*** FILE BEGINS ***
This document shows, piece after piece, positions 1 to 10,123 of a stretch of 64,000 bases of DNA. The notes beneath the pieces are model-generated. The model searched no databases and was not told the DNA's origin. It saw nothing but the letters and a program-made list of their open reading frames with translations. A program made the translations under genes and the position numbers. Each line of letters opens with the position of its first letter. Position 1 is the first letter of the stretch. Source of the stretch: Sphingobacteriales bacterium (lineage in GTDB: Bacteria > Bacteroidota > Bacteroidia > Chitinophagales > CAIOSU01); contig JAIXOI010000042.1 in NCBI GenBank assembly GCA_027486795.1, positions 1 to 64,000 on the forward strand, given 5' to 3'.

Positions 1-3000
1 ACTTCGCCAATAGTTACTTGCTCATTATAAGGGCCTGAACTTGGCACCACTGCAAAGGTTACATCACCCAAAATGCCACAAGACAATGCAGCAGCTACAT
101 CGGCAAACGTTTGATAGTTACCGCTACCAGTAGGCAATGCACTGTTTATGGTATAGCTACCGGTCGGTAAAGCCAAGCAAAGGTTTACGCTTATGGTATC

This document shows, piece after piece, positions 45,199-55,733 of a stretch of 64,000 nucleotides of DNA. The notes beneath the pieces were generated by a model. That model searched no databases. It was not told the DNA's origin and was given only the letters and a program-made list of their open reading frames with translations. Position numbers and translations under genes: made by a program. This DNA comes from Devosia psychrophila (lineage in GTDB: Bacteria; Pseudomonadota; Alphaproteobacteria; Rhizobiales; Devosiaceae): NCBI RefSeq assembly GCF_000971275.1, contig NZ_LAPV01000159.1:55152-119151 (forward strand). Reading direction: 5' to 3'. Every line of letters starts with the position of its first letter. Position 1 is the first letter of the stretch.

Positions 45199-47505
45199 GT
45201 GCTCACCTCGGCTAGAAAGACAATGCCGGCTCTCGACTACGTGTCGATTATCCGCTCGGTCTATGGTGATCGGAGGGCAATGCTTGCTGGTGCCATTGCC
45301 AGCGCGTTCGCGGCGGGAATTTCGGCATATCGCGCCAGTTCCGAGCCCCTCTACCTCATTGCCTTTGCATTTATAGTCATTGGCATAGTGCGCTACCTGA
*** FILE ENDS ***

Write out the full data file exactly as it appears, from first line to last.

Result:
This document shows, piece after piece, positions 1 to 10,123 of a stretch of 64,000 bases of DNA. The notes beneath the pieces are model-generated. The model searched no databases and was not told the DNA's origin. It saw nothing but the letters and a program-made list of their open reading frames with translations. A program made the translations under genes and the position numbers. Each line of letters opens with the position of its first letter. Position 1 is the first letter of the stretch. Source of the stretch: Sphingobacteriales bacterium (lineage in GTDB: Bacteria > Bacteroidota > Bacteroidia > Chitinophagales > CAIOSU01); contig JAIXOI010000042.1 in NCBI GenBank assembly GCA_027486795.1, positions 1 to 64,000 on the forward strand, given 5' to 3'.

Positions 1-3000
1 ACTTCGCCAATAGTTACTTGCTCATTATAAGGGCCTGAACTTGGCACCACTGCAAAGGTTACATCACCCAAAATGCCACAAGACAATGCAGCAGCTACAT
101 CGGCAAACGTTTGATAGTTACCGCTACCAGTAGGCAATGCACTGTTTATGGTATAGCTACCGGTCGGTAAAGCCAAGCAAAGGTTTACGCTTATGGTATC

This document shows, piece after piece, positions 45,199-55,733 of a stretch of 64,000 nucleotides of DNA. The notes beneath the pieces were generated by a model. That model searched no databases. It was not told the DNA's origin and was given only the letters and a program-made list of their open reading frames with translations. Position numbers and translations under genes: made by a program. This DNA comes from Devosia psychrophila (lineage in GTDB: Bacteria; Pseudomonadota; Alphaproteobacteria; Rhizobiales; Devosiaceae): NCBI RefSeq assembly GCF_000971275.1, contig NZ_LAPV01000159.1:55152-119151 (forward strand). Reading direction: 5' to 3'. Every line of letters starts with the position of its first letter. Position 1 is the first letter of the stretch.

Positions 45199-47505
45199 GT
45201 GCTCACCTCGGCTAGAAAGACAATGCCGGCTCTCGACTACGTGTCGATTATCCGCTCGGTCTATGGTGATCGGAGGGCAATGCTTGCTGGTGCCATTGCC
45301 AGCGCGTTCGCGGCGGGAATTTCGGCATATCGCGCCAGTTCCGAGCCCCTCTACCTCATTGCCTTTGCATTTATAGTCATTGGCATAGTGCGCTACCTGA